Japan: how to respond?

The creative community, appalled by events in Japan, has rushed to help. But is the resultant plethora of fundraising prints and posters an adequate or appropriate response? And does visual communications have a longer-term role to play in disaster relief?

The creative community, appalled by events in Japan, has rushed to help. But is the resultant plethora of fundraising prints and posters an adequate or appropriate response? And does visual communications have a longer-term role to play in disaster relief?

Just as happened with Haiti, almost as soon as news of the awful earthquake in Japan spread across the world, they started to appear: fund-raising posters produced by designers, ad agencies and illustrators anxious to do their bit. The logic is straightforward – buy the poster and the proceeds go to aid those in need.

But this approach has not gone unquestioned. There’s a good debate about the issues over at Eye plus Johnson Banks has also summarised the arguments on its Thought for the Week page. In a piece for the Fast Company website, writer John Pavlus called a poster (above) created by Signalnoise that has raised over $7000 for the Canadian Red Cross “fundamentally grotesque”. “Shouldn’t our desire to donate come from actual compassion, not as a side effect of our fascination with pretty artifacts?” Pavlus asked.

The QBN forum has also been debating the topic, asking whether the desire to create such posters is driven as much by self-promotion as it is by a genuine desire to help. And just what are the buyers of such posters supposed to do with them once they get them home? Does anyone really want an image of a crying Japanese flag hanging on their wall? Is such a poster’s presence serving merely, as Pavlus writes, “as some sick, bragging monument to my own willingness to ‘help’?”

These are important questions to ask, but I really don’t believe such posters’ makers are primarily or even substantially motivated by self-promotion. It seems to me entirely legitimate that imagemakers should respond to an urge to help by making an image – it’s what they do. It’s why musicians, respond to the same urge with benefit gigs or charity records.

Wieden + Kennedy’s poster to raise funds for Japan, available here

Why do we have to buy things at all in order to donate? Shouldn’t we just donate directly to charity without acquiring a poster or a CD along the way?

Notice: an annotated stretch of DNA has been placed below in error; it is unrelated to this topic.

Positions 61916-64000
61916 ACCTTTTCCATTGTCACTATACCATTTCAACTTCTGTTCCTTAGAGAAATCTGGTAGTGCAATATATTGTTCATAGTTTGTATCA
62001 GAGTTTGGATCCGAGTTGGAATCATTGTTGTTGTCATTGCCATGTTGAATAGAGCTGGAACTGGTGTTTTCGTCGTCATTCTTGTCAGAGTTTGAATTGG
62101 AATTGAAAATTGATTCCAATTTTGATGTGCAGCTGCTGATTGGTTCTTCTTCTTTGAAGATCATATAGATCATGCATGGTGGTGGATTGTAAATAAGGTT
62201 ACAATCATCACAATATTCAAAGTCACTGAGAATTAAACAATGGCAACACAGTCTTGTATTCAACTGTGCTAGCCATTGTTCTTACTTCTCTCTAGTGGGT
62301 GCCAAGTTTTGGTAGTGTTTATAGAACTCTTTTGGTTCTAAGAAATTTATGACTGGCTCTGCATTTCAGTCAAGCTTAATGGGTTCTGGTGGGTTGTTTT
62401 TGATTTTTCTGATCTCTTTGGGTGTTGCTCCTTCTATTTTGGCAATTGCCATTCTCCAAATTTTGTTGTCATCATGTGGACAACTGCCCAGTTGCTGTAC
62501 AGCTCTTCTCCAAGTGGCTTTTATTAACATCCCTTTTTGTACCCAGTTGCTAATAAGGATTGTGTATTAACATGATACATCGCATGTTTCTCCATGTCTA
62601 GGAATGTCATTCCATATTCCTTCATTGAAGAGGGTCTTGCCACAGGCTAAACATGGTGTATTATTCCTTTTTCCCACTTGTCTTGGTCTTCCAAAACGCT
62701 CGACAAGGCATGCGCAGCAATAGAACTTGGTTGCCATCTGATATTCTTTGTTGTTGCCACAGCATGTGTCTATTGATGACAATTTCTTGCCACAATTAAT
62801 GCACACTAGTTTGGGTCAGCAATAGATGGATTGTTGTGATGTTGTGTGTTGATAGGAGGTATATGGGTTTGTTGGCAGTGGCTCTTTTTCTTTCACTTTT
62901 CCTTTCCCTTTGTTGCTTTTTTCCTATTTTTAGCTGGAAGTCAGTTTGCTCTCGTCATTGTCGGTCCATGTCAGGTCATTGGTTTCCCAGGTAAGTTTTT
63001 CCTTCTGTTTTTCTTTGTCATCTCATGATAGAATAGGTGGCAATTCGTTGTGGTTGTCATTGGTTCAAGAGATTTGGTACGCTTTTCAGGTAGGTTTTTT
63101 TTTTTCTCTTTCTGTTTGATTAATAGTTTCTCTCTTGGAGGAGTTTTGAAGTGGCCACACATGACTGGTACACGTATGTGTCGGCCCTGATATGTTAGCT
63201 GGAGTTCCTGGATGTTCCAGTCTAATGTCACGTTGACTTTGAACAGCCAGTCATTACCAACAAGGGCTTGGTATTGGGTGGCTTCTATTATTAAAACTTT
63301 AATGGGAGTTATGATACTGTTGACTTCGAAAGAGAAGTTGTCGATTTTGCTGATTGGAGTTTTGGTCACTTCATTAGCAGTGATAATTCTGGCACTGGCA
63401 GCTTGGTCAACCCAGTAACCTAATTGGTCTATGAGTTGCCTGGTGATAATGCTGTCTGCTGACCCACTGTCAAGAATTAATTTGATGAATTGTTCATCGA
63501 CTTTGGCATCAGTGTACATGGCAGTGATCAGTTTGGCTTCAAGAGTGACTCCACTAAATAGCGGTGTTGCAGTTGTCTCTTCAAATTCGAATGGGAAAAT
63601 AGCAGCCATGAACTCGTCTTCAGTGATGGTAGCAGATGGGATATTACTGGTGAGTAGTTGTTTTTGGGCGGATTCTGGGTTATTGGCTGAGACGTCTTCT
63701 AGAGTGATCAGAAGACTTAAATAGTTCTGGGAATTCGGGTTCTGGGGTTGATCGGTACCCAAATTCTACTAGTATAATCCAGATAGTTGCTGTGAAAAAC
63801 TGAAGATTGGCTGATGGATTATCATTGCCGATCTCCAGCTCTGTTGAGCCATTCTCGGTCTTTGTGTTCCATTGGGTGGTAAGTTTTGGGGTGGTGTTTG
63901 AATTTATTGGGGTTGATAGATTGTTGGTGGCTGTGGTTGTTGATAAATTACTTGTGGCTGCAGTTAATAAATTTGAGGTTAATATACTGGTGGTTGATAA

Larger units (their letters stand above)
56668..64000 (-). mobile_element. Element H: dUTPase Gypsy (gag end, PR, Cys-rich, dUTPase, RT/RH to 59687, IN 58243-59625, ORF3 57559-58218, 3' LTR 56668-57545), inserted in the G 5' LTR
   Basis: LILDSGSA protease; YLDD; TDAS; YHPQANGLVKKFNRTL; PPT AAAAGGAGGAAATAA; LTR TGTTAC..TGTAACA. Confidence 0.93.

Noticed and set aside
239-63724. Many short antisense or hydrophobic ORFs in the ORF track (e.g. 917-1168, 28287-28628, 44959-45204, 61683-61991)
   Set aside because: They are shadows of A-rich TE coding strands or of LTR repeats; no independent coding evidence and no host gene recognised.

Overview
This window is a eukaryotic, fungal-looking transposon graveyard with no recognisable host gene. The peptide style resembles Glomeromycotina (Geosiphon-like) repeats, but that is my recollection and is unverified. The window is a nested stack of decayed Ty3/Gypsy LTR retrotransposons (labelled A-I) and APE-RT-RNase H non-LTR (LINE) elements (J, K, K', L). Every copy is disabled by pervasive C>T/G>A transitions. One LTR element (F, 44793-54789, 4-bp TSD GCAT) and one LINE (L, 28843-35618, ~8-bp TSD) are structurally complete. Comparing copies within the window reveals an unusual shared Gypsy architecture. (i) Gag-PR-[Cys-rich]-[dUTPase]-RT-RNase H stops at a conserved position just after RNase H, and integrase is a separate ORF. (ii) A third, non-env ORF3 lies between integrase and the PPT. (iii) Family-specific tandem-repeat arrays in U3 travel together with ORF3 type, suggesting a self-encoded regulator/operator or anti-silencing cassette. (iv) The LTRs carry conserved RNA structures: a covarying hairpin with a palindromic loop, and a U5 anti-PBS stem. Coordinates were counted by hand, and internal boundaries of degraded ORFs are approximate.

Many do just that, but the history of charity fundraising suggests that, as humans, we often need a little prompting in order to contribute. Everything from Live Aid, through charity auctions down to a raffle for the local hospice or a sponsored walk for a day centre exists because of this. In an ideal world, we would all make charitable donations entirely unbidden, but experience shows that sometimes we need helping along, whether by a concert from a favourite band or just by an old lady shaking a collecting tin and giving us a sticker.

One of the organisations that is involved on the ground in Japan is ShelterBox which delivers emergency aid via distinctive green boxes packed with vital equipment and supplies.

Go to the Get Involved section on its website and its position seems quite clear “By organising, or taking part in an event that raises funds for ShelterBox,” it says “you will be directly providing aid for people affected by disasters all over the world.” For an imagemaker, a simple and cost-effective way to do that is to make a print and sell it. In doing so, chances are they will end up channeling more much-needed cash ShelterBox’s way than if they had just stuck their hand in their pocket and donated directly.

Perhaps some of our community’s unease over the charity poster stems from feelings of inadequacy in comparison to other areas of design. Architects, for example, with a desire to assist disaster relief have the skills to design emergency shelters. Product designers can create simple, cheap forms of heating food. Is a poster really the best we can do? What can visual communicators do to directly influence operations on the ground?

Photo: Rob Kollaard

One possible answer was proposed by Gert Dumbar and his son Derk in 2007. A Safe Place is a system of pictograms designed as a tool for communication between aid workers and victims of disasters. Giving people in disaster areas good and accurate information, the theory goes, can save many lives.

Are there other, similarly practical ways in which visual communicators can get involved? It’s something we are going to look at in the May issue of CR but if readers know of more examples, please let us know in the comments below.

Such projects would give our community the chance to get involved at a deeper, more long-term level. Reactive fundraising is valuable and welcome, but it also would be good to see visual communicators affecting disaster relief on the ground in a similarly positive way. Hopefully, our forthcoming piece will point up some opportunities.